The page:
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ARTICLE |

Effects of Long-term Anticoagulant Therapy in Subgroups After Acute Myocardial Infarction

Pål Smith, MD, PhD; Harald Arnesen, MD, PhD; Michael Abdelnoor, PhD
Arch Intern Med. 1992;152(5):993-997. doi:10.1001/archinte.1992.00400170079015.
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This post hoc analysis of the Warfarin Re-Infarction Study evaluates the effect of long-term anticoagulant therapy in different subgroups after acute myocardial infarction (MI). The study population comprised 1214 patients. The mean duration of treatment was 37 months. The overall significance of prespecified prognostic factors was assessed by univariate survival analyses. Those risk factors that yielded a statistically significant result were evaluated with regard to response to treatment in a stratified manner. After startification, heterogeneity across the strata was found to pertain to the effect of treatment with warfarin in subjects with prior MI and diabetes mellitus. Hence, mortality was not found to be influenced favorably by warfarin therapy in patients with previous MI. Likewise, recurrent MI was not significantly reduced by warfarin therapy in patients with prior MI or diabetes mellitus. Although not statistically significant, increasing age was associated with less benefit from therapy. The findings persisted also after controlling for possible confounders in a Cox regression model. Thus, our data suggest a lack of a beneficial effect by warfarin therapy in subjects with prior MI or diabetes mellitus, when the therapy is given for the sole purpose of secondary prophylaxis of MI. Furthermore, a trend toward an attenuated effect of therapy was found among the oldest patients.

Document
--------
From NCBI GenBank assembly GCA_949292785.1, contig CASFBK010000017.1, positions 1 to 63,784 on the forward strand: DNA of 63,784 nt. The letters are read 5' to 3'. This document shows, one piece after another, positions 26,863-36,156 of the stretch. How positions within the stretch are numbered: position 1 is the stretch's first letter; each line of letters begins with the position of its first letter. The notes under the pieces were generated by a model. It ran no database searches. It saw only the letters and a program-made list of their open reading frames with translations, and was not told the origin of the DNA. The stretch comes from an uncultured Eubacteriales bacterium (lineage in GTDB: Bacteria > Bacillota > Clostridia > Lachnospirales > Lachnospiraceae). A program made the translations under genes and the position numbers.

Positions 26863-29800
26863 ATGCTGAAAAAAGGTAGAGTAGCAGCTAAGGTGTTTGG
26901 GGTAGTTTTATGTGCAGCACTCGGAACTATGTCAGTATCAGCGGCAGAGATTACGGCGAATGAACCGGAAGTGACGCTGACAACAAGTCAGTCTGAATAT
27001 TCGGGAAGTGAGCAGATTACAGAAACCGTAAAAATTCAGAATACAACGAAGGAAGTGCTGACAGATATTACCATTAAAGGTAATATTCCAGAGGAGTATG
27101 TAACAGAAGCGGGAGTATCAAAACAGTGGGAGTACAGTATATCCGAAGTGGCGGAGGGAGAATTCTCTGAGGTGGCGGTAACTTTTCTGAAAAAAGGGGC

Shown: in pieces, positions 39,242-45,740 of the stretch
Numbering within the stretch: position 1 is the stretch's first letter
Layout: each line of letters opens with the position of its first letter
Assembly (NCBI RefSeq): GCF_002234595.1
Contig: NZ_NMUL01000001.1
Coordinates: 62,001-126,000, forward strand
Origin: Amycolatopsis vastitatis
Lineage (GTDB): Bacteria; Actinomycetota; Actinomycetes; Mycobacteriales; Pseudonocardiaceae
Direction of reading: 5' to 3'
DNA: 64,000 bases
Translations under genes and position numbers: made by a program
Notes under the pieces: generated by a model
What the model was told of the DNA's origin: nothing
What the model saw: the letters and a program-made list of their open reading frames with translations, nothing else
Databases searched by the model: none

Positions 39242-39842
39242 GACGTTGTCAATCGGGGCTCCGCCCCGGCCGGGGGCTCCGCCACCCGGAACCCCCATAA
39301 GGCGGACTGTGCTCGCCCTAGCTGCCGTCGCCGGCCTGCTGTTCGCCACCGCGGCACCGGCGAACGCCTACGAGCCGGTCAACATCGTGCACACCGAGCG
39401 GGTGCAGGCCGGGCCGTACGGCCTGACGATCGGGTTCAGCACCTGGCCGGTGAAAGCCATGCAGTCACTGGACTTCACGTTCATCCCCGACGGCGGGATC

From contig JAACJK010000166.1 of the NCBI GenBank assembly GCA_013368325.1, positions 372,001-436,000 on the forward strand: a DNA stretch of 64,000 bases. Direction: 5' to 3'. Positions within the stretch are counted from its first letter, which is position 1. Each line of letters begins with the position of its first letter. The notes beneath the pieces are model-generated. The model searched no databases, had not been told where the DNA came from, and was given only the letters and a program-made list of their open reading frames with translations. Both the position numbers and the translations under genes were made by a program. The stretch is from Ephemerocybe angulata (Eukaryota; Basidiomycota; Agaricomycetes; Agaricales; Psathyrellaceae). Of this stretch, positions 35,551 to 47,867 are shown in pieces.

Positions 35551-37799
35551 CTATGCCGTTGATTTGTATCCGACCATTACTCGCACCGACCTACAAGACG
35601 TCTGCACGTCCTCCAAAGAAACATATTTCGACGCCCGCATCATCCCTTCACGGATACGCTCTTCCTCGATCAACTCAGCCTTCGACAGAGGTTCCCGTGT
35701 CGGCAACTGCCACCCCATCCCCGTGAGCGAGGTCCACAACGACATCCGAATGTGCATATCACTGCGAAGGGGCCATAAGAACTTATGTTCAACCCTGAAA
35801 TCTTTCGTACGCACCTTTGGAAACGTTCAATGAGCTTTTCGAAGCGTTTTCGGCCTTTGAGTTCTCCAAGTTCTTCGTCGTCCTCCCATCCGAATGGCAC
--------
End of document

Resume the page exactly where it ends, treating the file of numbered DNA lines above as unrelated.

(Arch Intern Med. 1992;152:993-997)

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